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Excerpts from Word Crime
Forensic linguistics and murder
Who would imagine that forensic linguistics and the parish of Cranage in the county of Cheshire would ever cross paths? The village was, a very few years ago, the scene of a tragic slaying. In this case an innocent woman had been murdered, and the suspicion was that the murderer sent texts from her phone pretending to be her: forensic authorship.
While some murders are committed in a moment of anger, and probably often immediately regretted by the perpetrator, others are planned in the cold light of day. A barrister of my acquaintance informs me that not all murderers are foul, reprehensible people. He says that most of the murderers he has dealt with are pleasant, even courteous. Be that as it may, there are many who will not hesitate to kill another human being in order to remove what they consider to be a ‘problem’. One such person, according to the facts of the case, was David Ryan, a now former resident of Altrincham, Manchester.
The reader will appreciate that when I become involved in an investigation I very often do not know the nature of the crime being investigated, nor even the names of the individuals involved. In the present case, I was, at my own request, kept entirely in the dark as to the details. There are good reasons for this.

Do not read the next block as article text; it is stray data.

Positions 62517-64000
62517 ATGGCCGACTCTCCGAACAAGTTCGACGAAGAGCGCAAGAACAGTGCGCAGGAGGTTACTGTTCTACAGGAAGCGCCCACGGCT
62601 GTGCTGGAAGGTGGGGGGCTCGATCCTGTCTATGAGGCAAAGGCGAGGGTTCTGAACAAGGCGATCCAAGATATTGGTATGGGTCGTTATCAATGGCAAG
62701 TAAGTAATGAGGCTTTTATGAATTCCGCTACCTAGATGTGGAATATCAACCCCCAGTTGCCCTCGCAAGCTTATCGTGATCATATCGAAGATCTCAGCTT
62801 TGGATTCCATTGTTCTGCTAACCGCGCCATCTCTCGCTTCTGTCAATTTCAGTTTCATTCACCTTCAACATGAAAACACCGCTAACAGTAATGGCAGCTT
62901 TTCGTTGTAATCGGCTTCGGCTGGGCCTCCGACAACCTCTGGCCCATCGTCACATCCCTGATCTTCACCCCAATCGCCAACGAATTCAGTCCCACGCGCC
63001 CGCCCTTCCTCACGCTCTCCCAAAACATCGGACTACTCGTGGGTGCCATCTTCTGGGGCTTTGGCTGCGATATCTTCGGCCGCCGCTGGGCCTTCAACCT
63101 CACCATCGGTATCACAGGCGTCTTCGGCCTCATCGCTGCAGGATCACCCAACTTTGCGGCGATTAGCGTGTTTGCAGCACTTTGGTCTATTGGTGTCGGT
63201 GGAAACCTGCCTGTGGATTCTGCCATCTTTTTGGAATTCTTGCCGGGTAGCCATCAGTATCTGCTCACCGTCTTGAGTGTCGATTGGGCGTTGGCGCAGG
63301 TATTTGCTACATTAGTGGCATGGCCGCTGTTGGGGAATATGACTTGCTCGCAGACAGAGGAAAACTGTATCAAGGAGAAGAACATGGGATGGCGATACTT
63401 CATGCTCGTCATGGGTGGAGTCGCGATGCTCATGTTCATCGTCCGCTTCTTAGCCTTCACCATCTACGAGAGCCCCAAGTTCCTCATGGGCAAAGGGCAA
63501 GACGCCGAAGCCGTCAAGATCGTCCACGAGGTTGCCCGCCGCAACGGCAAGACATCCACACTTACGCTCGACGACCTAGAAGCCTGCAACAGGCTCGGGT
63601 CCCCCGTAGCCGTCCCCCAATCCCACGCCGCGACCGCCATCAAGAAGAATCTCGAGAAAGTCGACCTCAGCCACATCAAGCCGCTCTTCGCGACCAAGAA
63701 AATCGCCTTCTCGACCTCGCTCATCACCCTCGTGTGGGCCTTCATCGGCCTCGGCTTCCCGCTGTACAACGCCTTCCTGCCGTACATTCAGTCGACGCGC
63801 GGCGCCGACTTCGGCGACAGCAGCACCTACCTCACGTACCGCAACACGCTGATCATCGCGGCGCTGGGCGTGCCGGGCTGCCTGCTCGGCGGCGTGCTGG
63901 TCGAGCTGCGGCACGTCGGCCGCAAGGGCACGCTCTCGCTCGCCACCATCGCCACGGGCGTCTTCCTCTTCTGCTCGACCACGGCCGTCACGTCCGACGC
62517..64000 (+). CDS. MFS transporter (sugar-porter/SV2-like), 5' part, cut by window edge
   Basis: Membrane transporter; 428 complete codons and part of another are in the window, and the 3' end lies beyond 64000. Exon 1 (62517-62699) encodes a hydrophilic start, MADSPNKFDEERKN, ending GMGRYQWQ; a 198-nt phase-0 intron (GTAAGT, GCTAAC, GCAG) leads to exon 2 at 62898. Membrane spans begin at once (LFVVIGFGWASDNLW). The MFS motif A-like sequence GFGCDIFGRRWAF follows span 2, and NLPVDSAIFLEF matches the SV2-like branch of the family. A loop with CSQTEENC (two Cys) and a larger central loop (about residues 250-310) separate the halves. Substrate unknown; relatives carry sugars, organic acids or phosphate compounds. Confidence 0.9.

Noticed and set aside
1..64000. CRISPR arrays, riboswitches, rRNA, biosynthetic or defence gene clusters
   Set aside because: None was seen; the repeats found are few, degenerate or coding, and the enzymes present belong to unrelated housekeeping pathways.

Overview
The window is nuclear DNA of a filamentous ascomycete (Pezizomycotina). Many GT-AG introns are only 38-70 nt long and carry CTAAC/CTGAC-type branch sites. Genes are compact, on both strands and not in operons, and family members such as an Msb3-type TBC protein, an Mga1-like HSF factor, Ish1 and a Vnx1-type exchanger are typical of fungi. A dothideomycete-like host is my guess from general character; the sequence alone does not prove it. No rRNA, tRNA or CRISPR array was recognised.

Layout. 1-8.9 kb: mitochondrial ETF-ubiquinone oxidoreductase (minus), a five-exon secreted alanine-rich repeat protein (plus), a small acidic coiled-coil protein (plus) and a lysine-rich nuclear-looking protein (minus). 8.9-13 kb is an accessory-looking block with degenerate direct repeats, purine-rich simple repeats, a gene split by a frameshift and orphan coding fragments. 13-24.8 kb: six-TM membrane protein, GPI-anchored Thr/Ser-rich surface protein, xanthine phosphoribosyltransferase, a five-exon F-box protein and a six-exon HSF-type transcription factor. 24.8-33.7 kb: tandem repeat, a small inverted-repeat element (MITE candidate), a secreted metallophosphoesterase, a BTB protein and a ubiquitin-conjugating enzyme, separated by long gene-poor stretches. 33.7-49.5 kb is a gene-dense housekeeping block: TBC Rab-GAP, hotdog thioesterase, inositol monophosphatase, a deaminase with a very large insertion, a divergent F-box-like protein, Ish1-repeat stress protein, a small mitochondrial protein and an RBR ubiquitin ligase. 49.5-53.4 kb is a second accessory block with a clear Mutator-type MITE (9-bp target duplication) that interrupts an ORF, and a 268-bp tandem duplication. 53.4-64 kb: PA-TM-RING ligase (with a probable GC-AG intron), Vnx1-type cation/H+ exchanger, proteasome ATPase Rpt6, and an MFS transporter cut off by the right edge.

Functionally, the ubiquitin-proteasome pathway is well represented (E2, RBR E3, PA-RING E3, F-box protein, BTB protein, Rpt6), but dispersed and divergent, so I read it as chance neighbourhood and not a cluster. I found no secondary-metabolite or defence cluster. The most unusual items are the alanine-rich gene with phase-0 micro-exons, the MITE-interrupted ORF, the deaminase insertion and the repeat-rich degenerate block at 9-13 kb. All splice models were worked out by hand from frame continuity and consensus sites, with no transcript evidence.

Firstly, it is too easy to be influenced by what you know or – worse – what you think you know. Most of us are, quite rightly, horrified by violent crime, and if we become aware of the details in a particular case, we might easily form an irrational view as to a suspect’s involvement. This is part of a psychological process termed cognitive bias. Everyone is susceptible. In order to avoid it, I always ask police officers to give me only as much information as is necessary for me to reach an opinion. For example, I do not need to know the names of suspects or victims. I certainly do not need to know the details of the crime: this especially applies to violent crime. In reality, in most cases, I only need to see one or more sets of documents or texts. There is no reason for these to be referred to in a way which would identify anyone. For example, they can be labelled ‘Author A’, ‘Author B’, ‘Questioned Text 1’, ‘Questioned Text 2’, etc. Individual and place names can be redacted.
Dr John Olsson, Forensic Linguist
Excerpts from Word Crime
Dr. John Olsson
About Dr. John Olsson